Previously published as: Management Research News
Online from: 2010
Subject Area: Management Science/Management Studies
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|Title:||Challenges facing women entrepreneurs in Nigeria|
|Author(s):||Daphne Halkias, (Center for Family and Young Enterpise, University of Bergamo, Bergamo, Italy), Chinedum Nwajiuba, (Imo State University, Owerri, Nigeria), Nicholas Harkiolakis, (Metsovio Polytechnic of Athens, Athens, Greece), Sylva M. Caracatsanis, (University of Exeter, Exeter, UK)|
|Citation:||Daphne Halkias, Chinedum Nwajiuba, Nicholas Harkiolakis, Sylva M. Caracatsanis, (2011) "Challenges facing women entrepreneurs in Nigeria", Management Research Review, Vol. 34 Iss: 2, pp.221 - 235|
|Keywords:||Africa, Entrepreneurs, Nigeria, Poverty, Women|
|Article type:||Research paper|
|DOI:||10.1108/01409171111102821 (Permanent URL)|
|Publisher:||Emerald Group Publishing Limited|
Purpose – This study seeks to examine the business and social profiles of 67 women entrepreneurs in three regions of Nigeria in order to identify patterns of entrepreneurship and social and economic challenges facing women business owners in Nigeria. The study aims to support and encourage sustainable small-scale economic development activities by Nigerian women and determine ways to integrate these small businesses into existing urban economic development projects and strategies for poverty alleviation, expand understanding of the business and social profiles of women entrepreneurs in Nigeria, examine the contextual influences on their work, raise the level of awareness of women entrepreneurs amongst all economically active agents and researchers, influence social and economic policy addressing issues of women entrepreneurs.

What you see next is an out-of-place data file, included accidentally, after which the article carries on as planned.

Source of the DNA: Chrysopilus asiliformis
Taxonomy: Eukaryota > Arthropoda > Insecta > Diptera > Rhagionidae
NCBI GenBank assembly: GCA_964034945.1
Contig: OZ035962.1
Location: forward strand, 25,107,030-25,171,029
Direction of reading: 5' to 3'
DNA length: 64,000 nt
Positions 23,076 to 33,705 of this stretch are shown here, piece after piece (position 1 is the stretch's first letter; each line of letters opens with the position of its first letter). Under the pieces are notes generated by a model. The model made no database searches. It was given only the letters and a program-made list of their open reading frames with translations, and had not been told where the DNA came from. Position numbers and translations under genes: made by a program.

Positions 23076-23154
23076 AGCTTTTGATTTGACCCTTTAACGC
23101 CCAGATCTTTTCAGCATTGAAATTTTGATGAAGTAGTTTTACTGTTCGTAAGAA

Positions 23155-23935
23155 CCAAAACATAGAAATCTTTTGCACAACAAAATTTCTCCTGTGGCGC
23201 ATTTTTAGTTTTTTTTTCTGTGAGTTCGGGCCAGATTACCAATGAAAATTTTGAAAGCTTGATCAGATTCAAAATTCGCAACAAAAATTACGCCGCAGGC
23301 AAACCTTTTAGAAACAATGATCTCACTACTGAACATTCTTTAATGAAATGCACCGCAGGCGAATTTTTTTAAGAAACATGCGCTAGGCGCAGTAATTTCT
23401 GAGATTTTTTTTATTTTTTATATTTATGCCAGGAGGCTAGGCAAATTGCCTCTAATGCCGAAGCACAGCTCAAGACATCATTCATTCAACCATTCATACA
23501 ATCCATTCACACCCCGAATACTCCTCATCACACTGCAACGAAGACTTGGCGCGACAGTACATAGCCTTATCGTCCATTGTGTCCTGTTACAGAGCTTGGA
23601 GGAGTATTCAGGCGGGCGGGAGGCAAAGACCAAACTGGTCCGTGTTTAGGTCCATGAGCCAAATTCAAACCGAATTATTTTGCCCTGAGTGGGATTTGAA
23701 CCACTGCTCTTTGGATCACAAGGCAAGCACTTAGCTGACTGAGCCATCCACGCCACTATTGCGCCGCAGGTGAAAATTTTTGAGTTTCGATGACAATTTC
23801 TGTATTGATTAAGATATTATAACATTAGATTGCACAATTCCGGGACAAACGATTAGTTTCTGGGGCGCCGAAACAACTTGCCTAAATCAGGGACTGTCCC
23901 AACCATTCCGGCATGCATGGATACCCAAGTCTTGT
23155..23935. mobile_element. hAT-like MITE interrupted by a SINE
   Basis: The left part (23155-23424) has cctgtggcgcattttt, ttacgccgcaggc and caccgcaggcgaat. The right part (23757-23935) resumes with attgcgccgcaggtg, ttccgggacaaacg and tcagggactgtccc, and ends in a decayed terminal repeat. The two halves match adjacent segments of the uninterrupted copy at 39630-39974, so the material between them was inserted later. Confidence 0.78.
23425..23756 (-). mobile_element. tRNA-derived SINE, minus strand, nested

Design/methodology/approach – A survey was developed and administered to a sample of 62 practicing Nigerian female entrepreneurs. The survey was divided into sections that recorded personal demographics, the entrepreneur's perceptions of the business environment and their venture and the motivations and drives that led to the birth of their business. Data were collected and processed to produce frequency distributions on every question/variable in the survey followed by cross-tabulations between all variables and
Findings – With no or few significant differences shown to exist between male and female business owners or managers once they have already started an enterprise, there is a strong indication that Africa has sizeable hidden growth potential in its women. From the results presented, it is evident that female entrepreneurship in Nigeria is driven by micro-financing as well as family dynamics that work to shape and influence the birth of a business.
Research limitations/implications – Future research initiatives need to explore the gender dimension and the influence of education levels on the role models that influence and drive female entrepreneurship. In addition, the evolution of the complete life cycle of the entrepreneur's business should be examined and dependencies on the variables presented should be investigated. Finally, research should focus studies whose aim is to influence social and educational policy that encourages women's entrepreneurship in the fight for poverty alleviation in Africa.
Originality/value – Unique contribution with information being provided regarding an area that has not been studied before with a quantitative and qualitative method both within the same study.
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